As your dog gets older, there are a number of things to keep in mind for your aging pet. Today our Fort Pierce vets discuss senior dogs, their needs, and how you can help your pet live out their golden years happily.
Aging in Dogs
You're probably familiar with the idea of 1 human year being equivalent to about 7 dog years, but it's a little more complicated than that. Factors like breed and size affect the rate at which your dog ages; for example, small breed dogs tend to mature faster but age more slowly than large and giant breed dogs. There are some generally accepted ranges for aging in dogs: around 10-12 years for small breeds; about 8-9 years old for medium breeds; and about 6-7 years old for large and giant breeds.
Vet Care For Senior Dogs
You'll probably notice several differences in your pet as they get older – physical, mental and behavioral changes are a natural part of getting older. Some obvious signs of aging in dogs (such as white or grey hairs on their face and muzzle) don't need special veterinary attention, but dog owners should be on the lookout for signs that require a visit to the veterinarian's office. These include:
- Weight fluctuation
- Poor or worsening hearing/vision
- Sleep abnormalities (sleeping too much/not enough)
- Mental dullness
- Dental disease and loss of teeth
- Loss of muscle tone
- Arthritis and joint issues
- Reduced liver, kidney, and heart function
As dogs get older, it’s a good idea to see your veterinarian on a regular basis for checkups. Besides an annual or biannual exam, it is suggested that pet parents get yearly blood work done for their senior dogs.
It's recommended that you do blood work to check your senior dog's white and red blood cells and their kidney and liver function to make sure that they're healthy. This is an easy way of being able to detect any kind of disease.
Senior Dog Care
Your dog's nutritional needs will likely change as they age, just as in most humans as they age. Many senior dogs tend to slow down and be less physically active, which makes them more prone to weight gain. Excess weight can cause other health issues for your dog, including joint pain and cardiovascular conditions. Your veterinarian will be able to tell you if your dog's diet needs to be adjusted, which could mean watching your dog's daily calorie intake or switching to a food that is specifically formulated for weight loss.
There is also a range of prescription diets and supplements available for senior dogs that are targeted to the various health conditions that senior dogs experience. Speak with your vet to see if they recommend a specific diet or supplement for your pup.
Aside from the physical benefits of a good diet, the appropriate diet can help your dog maintain their cognitive function as they age. Dogs, just like humans, can suffer from dementia or conditions similar to Alzheimer's, but it is possible that feeding your dog a food that is high in omega-3 fatty acids, along with providing them with proper exercise, may help them maintain mental alertness.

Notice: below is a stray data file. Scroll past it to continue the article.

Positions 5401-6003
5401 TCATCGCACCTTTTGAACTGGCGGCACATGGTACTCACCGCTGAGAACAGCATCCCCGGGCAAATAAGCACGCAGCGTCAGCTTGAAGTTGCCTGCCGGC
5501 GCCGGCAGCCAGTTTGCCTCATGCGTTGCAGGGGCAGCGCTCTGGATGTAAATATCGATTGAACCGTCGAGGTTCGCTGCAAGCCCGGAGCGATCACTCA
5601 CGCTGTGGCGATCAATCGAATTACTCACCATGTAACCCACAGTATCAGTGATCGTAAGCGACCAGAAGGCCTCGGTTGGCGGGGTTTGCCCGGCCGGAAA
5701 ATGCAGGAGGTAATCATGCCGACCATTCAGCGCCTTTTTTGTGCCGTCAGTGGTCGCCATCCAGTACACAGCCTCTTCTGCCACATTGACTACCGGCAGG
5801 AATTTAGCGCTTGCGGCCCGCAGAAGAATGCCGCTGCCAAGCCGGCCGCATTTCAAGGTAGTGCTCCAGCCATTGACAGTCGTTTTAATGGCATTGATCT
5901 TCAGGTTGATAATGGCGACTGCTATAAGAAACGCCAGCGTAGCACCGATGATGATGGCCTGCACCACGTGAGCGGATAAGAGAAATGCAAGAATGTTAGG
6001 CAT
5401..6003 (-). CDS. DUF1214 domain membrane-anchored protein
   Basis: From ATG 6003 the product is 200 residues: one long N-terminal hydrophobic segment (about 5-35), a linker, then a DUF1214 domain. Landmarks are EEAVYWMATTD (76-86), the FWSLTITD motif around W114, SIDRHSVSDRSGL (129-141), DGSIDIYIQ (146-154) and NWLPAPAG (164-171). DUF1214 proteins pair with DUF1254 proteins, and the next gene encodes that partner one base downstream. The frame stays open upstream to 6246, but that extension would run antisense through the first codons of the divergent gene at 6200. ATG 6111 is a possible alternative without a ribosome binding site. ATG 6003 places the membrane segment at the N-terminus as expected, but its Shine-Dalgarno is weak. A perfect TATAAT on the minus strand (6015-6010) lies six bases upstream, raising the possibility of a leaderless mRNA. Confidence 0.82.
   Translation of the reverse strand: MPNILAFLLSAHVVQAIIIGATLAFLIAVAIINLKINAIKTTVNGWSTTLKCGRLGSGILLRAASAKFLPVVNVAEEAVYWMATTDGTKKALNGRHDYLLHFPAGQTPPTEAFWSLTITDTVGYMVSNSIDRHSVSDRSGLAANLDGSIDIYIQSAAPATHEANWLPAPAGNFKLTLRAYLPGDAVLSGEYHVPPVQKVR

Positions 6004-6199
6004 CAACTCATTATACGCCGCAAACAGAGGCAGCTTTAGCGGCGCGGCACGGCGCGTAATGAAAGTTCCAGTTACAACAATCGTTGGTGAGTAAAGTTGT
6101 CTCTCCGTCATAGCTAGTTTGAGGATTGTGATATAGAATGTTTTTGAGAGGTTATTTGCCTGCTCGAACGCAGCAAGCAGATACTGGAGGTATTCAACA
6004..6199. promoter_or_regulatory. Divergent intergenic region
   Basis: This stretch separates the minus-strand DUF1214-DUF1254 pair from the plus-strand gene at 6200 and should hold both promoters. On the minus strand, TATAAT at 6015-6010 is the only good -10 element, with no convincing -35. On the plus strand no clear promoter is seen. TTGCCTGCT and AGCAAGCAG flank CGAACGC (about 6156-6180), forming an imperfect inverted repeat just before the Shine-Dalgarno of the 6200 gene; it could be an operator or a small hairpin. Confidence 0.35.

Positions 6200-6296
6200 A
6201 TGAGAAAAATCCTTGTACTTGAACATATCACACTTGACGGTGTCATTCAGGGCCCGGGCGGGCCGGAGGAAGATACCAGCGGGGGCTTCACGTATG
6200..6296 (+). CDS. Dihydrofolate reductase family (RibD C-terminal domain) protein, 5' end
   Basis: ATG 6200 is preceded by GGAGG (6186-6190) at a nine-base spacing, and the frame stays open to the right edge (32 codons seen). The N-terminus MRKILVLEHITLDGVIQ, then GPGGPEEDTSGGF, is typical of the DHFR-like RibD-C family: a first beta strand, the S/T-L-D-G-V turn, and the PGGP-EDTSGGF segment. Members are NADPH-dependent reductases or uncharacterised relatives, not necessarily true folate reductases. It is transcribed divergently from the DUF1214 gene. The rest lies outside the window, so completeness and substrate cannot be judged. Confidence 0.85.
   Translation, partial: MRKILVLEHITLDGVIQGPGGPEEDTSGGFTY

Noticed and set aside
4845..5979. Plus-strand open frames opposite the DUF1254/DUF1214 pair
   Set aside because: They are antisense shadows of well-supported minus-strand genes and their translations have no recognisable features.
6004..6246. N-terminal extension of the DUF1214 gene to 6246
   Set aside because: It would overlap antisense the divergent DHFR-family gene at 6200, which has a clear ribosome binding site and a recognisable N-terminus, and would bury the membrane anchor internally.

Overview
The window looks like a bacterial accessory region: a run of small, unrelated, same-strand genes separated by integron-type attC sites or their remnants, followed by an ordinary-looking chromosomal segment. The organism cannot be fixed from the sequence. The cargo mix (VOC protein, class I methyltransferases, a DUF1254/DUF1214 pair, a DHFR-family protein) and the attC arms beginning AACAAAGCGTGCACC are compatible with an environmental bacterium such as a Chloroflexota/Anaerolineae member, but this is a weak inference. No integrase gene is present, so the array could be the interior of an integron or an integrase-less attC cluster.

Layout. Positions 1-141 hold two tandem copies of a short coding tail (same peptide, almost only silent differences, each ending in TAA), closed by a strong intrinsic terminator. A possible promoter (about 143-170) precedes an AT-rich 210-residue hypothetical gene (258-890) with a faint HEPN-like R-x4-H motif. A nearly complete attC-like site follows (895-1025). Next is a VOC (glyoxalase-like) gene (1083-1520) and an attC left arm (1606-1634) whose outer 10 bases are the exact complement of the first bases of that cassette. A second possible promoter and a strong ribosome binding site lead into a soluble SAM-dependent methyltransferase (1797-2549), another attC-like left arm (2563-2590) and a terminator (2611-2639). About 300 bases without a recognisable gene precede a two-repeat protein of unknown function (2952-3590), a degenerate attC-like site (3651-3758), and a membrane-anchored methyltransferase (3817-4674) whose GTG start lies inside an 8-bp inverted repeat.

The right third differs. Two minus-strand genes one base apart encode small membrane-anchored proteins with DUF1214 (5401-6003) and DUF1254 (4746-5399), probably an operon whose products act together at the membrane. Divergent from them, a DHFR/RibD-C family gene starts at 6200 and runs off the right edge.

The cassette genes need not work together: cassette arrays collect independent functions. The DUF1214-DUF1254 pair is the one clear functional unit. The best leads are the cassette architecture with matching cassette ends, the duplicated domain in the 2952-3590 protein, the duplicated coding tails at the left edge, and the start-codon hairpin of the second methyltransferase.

Exercise (Physical & Mental)
As with humans, keeping the body and mind active is important to maintaining good health as your pooch gets older. Keeping a regular schedule of physical activity can help your canine companion keep their weight within a healthy range and exercise their joints.
It is important to pay attention to your dog's comfort and ability, however. If you notice your dog is having difficulty with the long walks they once loved, try taking your dog for short, more frequent walks. Slowing down or seeming reluctant to go on walks or play fetch can also be a sign of joint inflammation due to arthritis or other painful conditions, so be sure to contact your primary vet to ensure your pet gets any treatment necessary.
Along with regular physical exercise, it is important that senior dogs are also provided with mental stimulation. It's never too late to teach an old dog new tricks – or introduce a puzzle game or toy that they'll enjoy solving for kibble or treats hidden inside. There are many options for your pooch in pet supply stores and online.
Keep Your Pet Comfortable
Besides making sure your dog is receiving adequate veterinary care, nutrition, and physical and mental exercise, there are a few things you can consider doing to help your aging four-legged friend live out their golden years comfortably:
- Orthopedic dog bed, heated dog bed (or heating pad/mat set to low heat under a blanket in their sleeping area) for dogs with joint pain or stiffness
- More carpeting around a home with tile, laminate or wood floors can reduce slipping or tripping hazards for your older dog (some dogs also do well with dog socks that have non-slip soles)
- Pet gates (or baby gates) can be placed at the top or bottom or stairs to prevent tripping or falling hazards
- Improve accessibility with dog ramps to help your pet go up and down the stairs, on furniture, or into cars; elevating their food and water bowls can also help with neck and back pain
- If your dog has vision issues, seeing at night will be harder for them; some nightlights around the home will help them navigate
Note: The advice provided in this post is intended for informational purposes and does not constitute medical advice regarding pets. For an accurate diagnosis of your pet's condition, please make an appointment with your vet.